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Lyme Rash Reappearance Probably Signals New Infection, Study Says

Posted 14 Nov 2012 by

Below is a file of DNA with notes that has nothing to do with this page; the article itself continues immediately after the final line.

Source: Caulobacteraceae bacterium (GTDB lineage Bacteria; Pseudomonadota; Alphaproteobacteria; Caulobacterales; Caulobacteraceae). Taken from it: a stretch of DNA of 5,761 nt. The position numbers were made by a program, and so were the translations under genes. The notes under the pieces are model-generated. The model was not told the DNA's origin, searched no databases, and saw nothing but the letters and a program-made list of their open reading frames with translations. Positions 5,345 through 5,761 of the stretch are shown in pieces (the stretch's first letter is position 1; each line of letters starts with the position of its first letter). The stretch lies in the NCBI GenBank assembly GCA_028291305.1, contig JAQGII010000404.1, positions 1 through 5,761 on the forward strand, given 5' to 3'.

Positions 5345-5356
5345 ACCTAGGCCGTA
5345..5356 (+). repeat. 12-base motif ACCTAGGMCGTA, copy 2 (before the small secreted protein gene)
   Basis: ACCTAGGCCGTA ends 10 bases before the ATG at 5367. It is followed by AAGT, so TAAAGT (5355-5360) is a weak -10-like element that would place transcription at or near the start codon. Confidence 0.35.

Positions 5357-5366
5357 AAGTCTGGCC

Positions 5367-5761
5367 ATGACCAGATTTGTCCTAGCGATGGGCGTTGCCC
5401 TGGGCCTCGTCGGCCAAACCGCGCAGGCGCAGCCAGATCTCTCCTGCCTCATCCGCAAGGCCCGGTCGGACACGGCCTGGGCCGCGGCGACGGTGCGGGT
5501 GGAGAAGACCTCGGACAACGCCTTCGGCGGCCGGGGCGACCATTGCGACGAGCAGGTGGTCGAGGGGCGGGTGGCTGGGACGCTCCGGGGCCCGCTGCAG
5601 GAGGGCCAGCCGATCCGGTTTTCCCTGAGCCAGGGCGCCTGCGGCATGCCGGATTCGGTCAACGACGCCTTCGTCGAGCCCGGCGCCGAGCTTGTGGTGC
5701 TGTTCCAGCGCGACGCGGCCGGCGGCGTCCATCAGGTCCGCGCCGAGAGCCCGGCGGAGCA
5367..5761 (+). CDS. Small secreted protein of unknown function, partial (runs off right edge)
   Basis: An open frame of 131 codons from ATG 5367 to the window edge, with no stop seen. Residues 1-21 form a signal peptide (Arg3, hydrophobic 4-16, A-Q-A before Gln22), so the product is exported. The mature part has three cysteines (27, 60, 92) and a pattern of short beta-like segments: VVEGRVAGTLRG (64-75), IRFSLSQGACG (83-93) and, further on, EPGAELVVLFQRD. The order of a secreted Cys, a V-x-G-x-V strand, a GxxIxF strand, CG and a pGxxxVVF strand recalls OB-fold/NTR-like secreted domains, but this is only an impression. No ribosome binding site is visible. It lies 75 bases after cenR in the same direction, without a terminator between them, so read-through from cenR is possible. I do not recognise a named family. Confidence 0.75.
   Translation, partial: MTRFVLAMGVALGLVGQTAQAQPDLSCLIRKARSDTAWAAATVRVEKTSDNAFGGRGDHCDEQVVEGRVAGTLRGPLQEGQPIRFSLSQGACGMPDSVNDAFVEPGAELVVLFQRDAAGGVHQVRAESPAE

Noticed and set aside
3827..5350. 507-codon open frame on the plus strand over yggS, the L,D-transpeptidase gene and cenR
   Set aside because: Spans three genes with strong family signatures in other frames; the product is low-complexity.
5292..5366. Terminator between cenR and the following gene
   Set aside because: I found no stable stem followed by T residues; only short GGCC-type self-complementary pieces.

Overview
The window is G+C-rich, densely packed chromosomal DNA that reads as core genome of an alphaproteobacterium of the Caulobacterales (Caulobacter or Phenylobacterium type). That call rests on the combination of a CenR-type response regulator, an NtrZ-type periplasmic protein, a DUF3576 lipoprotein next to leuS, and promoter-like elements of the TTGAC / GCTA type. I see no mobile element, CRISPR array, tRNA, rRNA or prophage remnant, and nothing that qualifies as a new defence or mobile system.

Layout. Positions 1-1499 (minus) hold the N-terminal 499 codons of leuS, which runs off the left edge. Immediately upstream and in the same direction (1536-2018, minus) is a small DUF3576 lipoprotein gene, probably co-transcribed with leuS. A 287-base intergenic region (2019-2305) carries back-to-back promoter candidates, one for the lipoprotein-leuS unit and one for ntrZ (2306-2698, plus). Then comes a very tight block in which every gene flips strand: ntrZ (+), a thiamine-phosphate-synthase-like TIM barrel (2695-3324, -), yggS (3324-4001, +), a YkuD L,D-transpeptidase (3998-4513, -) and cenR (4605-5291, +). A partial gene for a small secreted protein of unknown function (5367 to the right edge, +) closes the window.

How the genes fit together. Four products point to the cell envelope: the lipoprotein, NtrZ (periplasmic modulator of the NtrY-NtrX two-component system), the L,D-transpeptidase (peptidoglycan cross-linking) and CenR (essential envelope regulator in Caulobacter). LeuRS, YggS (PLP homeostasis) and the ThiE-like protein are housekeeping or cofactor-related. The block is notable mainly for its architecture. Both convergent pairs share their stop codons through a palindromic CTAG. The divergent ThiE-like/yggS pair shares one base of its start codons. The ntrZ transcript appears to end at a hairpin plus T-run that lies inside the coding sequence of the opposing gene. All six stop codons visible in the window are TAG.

WEDNESDAY, Nov. 14 – If you've had Lyme disease in the past and you develop another bull's-eye rash – the hallmark of Lyme disease – you probably have a new infection rather than a relapse of your initial infection, according to a small new study. One implication of the study might be that since people don't suffer relapses from Lyme infection, it's not necessary to treat them with long-term antibiotics as a preventive measure. For people whose symptoms do recur, it's especially likely that it's from a new infection if the rash shows up in a different site than the initial infection. It's also especially likely to be a new infection if it occurs during the prime tick season, which is from late spring through the summer, the study authors said. "When people take the relatively short course of antibiotics that are ... recommended by the Infectious Diseases Society of America, the ... Read more